Torrey Mitchell has at times been a somewhat inexplicable lightning rod for criticism among Sharks fans almost every season he's been in the league save for his first one. Some of it probably has to do with unrealistic expectations that were built following Mitchell's terrific rookie season in which he (along with regular linemates Patrick Rissmiller and Mike Grier) played the toughs to nearly a draw at even-strength, was an integral piece of the best penalty kill in the league and added ten goals.
Since recovering from the Tibia fracture that wiped out his entire 2008-09 season, Mitchell has seen a vastly different (and easier) role on the Sharks, playing third and fourth line minutes against other teams' bottom-six forwards. From a possession standpoint, he had phenomenal success in that role last year when his on-ice Corsi/60 ranked 2nd among all forwards in the NHL. A lot of that, though, was thanks to his second-half linemates Joe Pavelski and Kyle Wellwood, two of the very best possession forwards in the league. Mitchell was still an important part of that line's success as their primary forechecker but it's tough to make an argument that he was any more than the third-most important player among the three. Where he enjoyed terrific linemates last season, Mitchell was stuck dragging a sandbag named Michal Handzus around the ice this season.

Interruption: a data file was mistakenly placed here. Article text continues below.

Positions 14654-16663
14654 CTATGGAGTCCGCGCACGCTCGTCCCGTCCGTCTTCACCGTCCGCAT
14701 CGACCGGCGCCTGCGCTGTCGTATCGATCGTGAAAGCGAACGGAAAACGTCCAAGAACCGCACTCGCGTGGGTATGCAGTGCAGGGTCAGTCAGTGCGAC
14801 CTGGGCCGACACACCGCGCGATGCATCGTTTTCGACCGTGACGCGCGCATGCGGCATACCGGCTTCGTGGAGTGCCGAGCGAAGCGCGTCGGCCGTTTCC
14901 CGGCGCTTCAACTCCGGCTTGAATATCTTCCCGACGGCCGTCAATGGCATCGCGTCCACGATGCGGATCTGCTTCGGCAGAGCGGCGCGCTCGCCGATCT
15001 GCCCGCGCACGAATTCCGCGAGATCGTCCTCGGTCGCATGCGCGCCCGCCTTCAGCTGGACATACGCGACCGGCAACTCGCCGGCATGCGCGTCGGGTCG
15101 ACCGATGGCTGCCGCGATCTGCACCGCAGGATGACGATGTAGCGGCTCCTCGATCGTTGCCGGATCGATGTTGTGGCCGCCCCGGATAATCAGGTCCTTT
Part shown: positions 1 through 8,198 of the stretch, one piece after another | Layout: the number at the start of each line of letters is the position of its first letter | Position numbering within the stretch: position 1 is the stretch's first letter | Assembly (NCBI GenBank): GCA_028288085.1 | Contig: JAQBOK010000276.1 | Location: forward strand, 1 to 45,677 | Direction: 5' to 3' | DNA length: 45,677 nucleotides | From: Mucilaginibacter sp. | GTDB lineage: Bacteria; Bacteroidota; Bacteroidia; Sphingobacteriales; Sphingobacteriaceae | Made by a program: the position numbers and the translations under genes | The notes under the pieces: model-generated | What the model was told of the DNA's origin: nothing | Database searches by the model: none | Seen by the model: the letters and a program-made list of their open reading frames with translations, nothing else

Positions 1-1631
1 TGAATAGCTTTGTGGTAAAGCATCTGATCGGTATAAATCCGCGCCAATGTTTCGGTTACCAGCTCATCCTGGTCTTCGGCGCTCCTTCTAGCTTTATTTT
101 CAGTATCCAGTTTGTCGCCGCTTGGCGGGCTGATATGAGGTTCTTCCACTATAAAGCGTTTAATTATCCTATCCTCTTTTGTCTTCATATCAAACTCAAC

In terms of both goal difference and especially underlying numbers, Mitchell took a nosedive whenever he was forced to share the ice with Handzus, who was his most common 5v5 linemate this season. When the two were on the ice together, the Sharks managed 378 shot attempts to their opponents' 434. When Mitchell was on the ice without Handzus, the Sharks earned 415 shot attempts to their opponents' 364, a swing of about 14 Corsi events per 60 minutes. While the "stone hands" comments will always be made about Mitchell's game, he's still a guy who can help drive play against third- and fourth-tier opposition as long as he's given half-decent linemates and he can chip in around twenty EV points to boot, which has value.
Torrey Mitchell Statistical Overview
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FTF Grade: C. It's unlikely Mitchell will ever be an impact player who carries a line, even one in a team's bottom six, at the NHL level. However, whoever signs him as a free agent this summer will get a solid, if unspectacular, utility forward who can excel as a forechecker and has the ability to get the puck to the scoring area. As far as complementary pieces go, he's a good one, even if he has next to no value on special teams. It seems doubtful that the Sharks will retain his services (although there really hasn't been any indication either way on the subject from the team) but they should consider it if they strike out on the free agent and trade market.